11Facebook just added new capabilities for brands to boost posts by influencers and some see this as the beginning of the end of influencer marketing as we know it. At LiveWorld, we disagree.
To recap, Facebook announced capabilities that help marketers amplify branded content and control their campaigns with creators. It’s now easier for brands to pay to boost a post by one of their ‘influencer’ content creators without having to share the post on their own page first.
Conspiracy theorists take this as a sign that Facebook will be diminishing organic reach from ‘influencers’ and force them into a pay-to-play model, similar to the trajectory that brand Pages mangowebdesign.com have been subjected to since their advent several years ago.
Why does this even matter?
It’s simple. Influencer marketing is huge.
According to Ypulse Quarterly The Influencer Effect from Q2 2017, which Facebook cited in its announcement, 47% of people aged 13-34 say they’ve purchased something that an online celebrity has spoken about or recommended, so it’s no surprise that 48% of marketers are planning to increase influencer marketing spend this year.
So why won’t Facebook do to online celebrities what they did to brand Pages and decrease their organic reach?
Well, to be blunt, the answer is money. Businesses and brands have money to spend to attain reach, while celebrities have to earn their popularity. They don’t have the deep pockets that brands do.
Let’s put it another way – Coke, Nike, Walmart, American Express, and other major brands all have big budgets and big names dedicated to making you aware of who they are and what they’re doing. In Facebook’s world, they can afford to pay.
New media influencers like Chiara Ferragni, Amanda Steele, Laci Green, Lele Pons, or Mark Fischbach have relationships with their followers that are based on trust, value and constant exposure. You can only become social media celebrity by having people follow your posts and daily exploits -you can’t buy your way into celebrity.
Without organic reach, there’s no way for non-celebrities to become influencers, and it’s in Facebook and Instagram’s best interests to continue to develop new social media stars. Without these social media stars, Facebook and Instagram would lose millions of pieces of engagement by fans – the basic currency that drives activity and popularity on these platforms. These influencers drive views and create engagement, and both are vital to the long-term health of Facebook.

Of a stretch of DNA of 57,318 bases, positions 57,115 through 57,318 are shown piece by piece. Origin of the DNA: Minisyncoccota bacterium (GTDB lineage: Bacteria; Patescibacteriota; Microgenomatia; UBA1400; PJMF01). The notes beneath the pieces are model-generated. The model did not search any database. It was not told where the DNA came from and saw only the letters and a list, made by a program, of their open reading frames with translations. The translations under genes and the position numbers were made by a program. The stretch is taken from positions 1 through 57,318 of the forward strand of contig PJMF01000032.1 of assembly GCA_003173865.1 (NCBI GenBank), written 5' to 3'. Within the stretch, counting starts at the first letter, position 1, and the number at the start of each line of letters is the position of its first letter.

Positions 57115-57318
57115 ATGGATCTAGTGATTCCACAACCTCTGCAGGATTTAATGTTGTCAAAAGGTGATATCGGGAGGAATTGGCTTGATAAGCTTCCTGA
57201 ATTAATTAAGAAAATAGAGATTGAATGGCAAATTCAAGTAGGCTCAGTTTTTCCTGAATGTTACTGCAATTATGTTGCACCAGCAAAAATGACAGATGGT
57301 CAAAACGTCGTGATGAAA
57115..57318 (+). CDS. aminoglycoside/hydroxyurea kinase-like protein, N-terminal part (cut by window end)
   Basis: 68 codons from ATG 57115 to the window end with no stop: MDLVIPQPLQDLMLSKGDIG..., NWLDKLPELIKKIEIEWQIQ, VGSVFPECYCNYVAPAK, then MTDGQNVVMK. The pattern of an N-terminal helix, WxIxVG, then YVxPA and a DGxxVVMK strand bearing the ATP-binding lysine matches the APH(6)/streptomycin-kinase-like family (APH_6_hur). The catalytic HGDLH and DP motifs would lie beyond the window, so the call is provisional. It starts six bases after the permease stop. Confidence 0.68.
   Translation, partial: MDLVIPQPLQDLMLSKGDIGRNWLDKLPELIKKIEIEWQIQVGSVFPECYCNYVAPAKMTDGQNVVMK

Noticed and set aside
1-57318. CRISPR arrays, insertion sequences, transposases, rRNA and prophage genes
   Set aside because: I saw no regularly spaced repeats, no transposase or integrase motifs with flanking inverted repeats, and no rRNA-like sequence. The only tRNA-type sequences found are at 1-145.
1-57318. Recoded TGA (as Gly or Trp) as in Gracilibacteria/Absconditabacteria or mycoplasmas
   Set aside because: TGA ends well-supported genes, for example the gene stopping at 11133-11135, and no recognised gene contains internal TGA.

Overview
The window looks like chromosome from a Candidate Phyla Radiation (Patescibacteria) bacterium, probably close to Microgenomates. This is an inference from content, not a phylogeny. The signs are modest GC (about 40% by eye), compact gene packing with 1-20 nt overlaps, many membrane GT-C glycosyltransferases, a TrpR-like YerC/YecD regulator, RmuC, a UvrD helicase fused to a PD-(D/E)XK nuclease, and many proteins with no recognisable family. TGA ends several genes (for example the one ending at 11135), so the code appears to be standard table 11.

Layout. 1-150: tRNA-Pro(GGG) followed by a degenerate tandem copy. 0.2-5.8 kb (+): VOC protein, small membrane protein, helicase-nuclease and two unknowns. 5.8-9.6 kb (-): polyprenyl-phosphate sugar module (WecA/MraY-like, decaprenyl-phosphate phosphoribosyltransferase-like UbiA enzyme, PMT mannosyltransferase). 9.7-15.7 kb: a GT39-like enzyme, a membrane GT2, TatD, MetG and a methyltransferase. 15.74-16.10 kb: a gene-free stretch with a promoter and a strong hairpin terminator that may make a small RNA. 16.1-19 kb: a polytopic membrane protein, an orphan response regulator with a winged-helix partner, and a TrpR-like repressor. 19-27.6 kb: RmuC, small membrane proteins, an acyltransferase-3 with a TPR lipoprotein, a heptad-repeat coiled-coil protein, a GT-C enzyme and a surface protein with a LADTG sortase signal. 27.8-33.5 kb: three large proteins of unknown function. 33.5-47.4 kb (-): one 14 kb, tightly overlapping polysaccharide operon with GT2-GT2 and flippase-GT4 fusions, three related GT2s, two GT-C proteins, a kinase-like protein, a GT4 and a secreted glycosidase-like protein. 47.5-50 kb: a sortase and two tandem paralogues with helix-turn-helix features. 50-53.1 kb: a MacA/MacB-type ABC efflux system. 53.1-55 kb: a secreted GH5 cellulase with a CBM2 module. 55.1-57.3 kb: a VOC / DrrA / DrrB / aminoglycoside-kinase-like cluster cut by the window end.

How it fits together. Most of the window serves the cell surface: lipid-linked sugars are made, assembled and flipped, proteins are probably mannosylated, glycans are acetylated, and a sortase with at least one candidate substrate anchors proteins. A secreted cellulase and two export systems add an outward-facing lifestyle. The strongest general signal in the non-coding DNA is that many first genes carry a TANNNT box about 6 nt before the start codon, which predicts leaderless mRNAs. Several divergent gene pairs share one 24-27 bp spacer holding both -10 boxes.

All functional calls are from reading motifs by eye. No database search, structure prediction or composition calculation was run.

So are we saying Facebook DOESN’T want a piece of the influencer money pie?
No. Facebook is a public company and needs to continue to grow revenue. What they are doing with these new features is adding new ad inventory.
One of the little secrets behind Facebook is that their advertising is very effective, but in order to keep the user experience intact, they are running out of places or ways to show ads.
The new controls do that – they create a new revenue stream by making it easier for bigger brands to put a paid boost to their influencers’ posts without creating more content on the site. Facebook is faced with a challenging paradox – there is too much content on the site so competition for the Newsfeed is intense. But the platform needs content to succeed, so they need a way to filter the content so only the best content – ie: the stuff that people want to see – makes it into the Newsfeed.
Who would you rather see a post from in your Newsfeed – a favorite celebrity or a brand post? Actress Drew Barrymore, or Walmart?
Most folks would probably say Drew Barrymore.
As it turns out, Drew has a line of cosmetics sold exclusively at Walmart. Until Facebook changed their process, if Walmart wants to promote a new fall line coming from Drew, they would have two options:
- Create a post on the Walmart page featuring Drew Barrymore and boost it
- Have Drew Barrymore create a post, which Walmart could then share on their page and then boost it.
Now, Drew Barrymore can make her own post directed to her own fans about her cosmetics brand, and people will welcome seeing that update from her. And Walmart can pay to boost her post to expand its reach among Drew’s fans. (Remember, an organic post only reaches between 2-10% of your followers)
In this example, Walmart can help Drew’s post reach more of her fans, which is content that they want to see. It’s a win-win.
The process of having a company boost a post in a celebrity’s name is a smart tactic. Adding the ability to boost a post without sharing it via the brand first means less wasted spend. Brands can also target those posts outside an influencer’s followers through custom audiences, which expands the reach for both the brand AND the influencer. As an added bonus, companies can now avoid the dissenters who vocally dislike their brand and deflect negativity from the celebrity.